Scholarships provide boost for Ag-hort students


Massey University Vice-Chancellor Professor Jan Thomas and scholarship recipient Charlotte Holdsworth.


More than 100 agriculture and horticulture students have received scholarships from local organisations, donors and trusts, to support their study at Massey.

The scholarships were awarded as part of the Applied Academic Programmes Scholarships Evening, held at Massey University’s Manawatū campus on Tuesday. The evening celebrates the success of agricultural and horticultural students at undergraduate and postgraduate levels.

Applied Academic Programmes Scholarships Committee chairman Dr Kerry Harrington says the scholarships are an important boost for students and owe their existence to the communities who fund them.

“These scholarships only exist thanks to the generosity of our community. Each scholarship is provided by those who are passionate about learning and supporting those students who are showing the kind of hard work and success that the industry is currently seeking. I would like to congratulate every student who worked hard to receive a scholarship and every donor who had the passion to provide them,” says Dr Harrington.

Mr Lachlan Smith [grandson of Charles Smith] and Joshua Hunt.


Exceptional students

Bachelor of AgriScience student Joshua Hunt received the Charles W R Smith Memorial Scholarship worth $10,000. The scholarship is in memory of the late Charles William Robert Smith, who farmed at Whangaehu, and is given out based on academic achievement, financial need, or a demonstration of hard work. Mr Hunt also picked up the Ingleby Scholarship.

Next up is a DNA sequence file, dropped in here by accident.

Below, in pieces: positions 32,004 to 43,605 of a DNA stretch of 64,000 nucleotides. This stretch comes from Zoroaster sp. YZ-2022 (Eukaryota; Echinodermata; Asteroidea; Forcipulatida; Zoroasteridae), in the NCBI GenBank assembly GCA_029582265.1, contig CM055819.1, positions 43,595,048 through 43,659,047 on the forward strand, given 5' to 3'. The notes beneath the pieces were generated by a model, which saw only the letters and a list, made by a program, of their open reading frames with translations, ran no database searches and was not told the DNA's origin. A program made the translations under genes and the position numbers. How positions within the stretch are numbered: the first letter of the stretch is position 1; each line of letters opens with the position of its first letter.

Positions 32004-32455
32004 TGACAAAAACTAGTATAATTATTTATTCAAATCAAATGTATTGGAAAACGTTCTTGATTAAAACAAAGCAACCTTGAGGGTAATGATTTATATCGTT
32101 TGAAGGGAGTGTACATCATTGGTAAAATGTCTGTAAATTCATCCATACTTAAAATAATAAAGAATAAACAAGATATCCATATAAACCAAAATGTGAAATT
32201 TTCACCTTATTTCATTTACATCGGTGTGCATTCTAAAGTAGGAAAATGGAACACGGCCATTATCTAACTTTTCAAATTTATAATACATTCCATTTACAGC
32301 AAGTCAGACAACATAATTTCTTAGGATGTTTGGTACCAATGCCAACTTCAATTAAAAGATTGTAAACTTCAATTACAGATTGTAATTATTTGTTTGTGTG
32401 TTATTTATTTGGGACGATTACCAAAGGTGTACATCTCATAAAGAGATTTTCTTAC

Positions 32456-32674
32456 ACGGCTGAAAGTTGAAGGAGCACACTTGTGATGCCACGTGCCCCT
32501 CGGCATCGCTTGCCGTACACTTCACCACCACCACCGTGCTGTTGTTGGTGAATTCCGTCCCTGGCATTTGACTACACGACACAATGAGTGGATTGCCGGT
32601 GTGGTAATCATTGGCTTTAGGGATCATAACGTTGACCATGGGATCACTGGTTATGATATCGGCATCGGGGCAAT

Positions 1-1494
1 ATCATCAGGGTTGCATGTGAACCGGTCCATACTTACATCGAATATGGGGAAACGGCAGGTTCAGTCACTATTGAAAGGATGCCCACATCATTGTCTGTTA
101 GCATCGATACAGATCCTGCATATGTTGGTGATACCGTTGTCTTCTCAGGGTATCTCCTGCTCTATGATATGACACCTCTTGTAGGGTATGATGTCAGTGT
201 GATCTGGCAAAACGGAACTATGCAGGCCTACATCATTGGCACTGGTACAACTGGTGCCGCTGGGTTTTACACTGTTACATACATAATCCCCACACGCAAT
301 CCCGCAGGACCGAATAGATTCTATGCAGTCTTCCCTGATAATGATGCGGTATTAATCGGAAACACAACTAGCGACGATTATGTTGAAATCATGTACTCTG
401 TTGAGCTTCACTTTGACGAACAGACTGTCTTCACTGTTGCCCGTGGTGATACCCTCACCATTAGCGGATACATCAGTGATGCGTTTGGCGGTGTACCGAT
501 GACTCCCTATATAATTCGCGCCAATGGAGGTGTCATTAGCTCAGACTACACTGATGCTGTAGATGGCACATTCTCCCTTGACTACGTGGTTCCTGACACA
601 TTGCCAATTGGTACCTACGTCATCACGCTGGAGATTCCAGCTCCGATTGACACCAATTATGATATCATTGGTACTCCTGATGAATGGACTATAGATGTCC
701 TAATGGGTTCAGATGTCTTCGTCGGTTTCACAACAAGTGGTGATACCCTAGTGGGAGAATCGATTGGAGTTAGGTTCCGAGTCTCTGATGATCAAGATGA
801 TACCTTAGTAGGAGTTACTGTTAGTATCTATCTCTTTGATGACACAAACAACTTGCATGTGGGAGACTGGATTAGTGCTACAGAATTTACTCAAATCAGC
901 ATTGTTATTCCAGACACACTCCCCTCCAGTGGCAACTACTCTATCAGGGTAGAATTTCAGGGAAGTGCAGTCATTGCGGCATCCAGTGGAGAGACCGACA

One of the many important scholarships is the Lois Postgraduate Turnbull scholarship, which is funded annually by Dr Lois Turnbull, a former student of Massey University who was encouraged to undertake postgraduate study because of scholarships available and now wishes to support female students into postgraduate study of agriculture or horticulture.

Masters student Charlotte Holdsworth, who is doing research on stopping hillsides slipping away in farmland, received Dr Turnbull’s scholarship to support her work. She also received the George Mason Sustainable Land Use Scholarship, and the Horizons Regional Council Sustainable Land Use Research Scholarship.

Also a recipient of a number of awards was honours student Baeley Ravenwood, who is doing research on how to get plantain established on hillsides that cannot be cultivated. Ms Ravenwood took home the Charles Elgar Scholarship, Seed Tech Services Scholarship, and the Sydney Campbell Postgraduate Scholarship.

Scholarships were provided by a long list of private trusts and donors, as well as organisations such as Horticulture NZ, Beef + Lamb, T&G Global, FMG and Horizons Regional Council.

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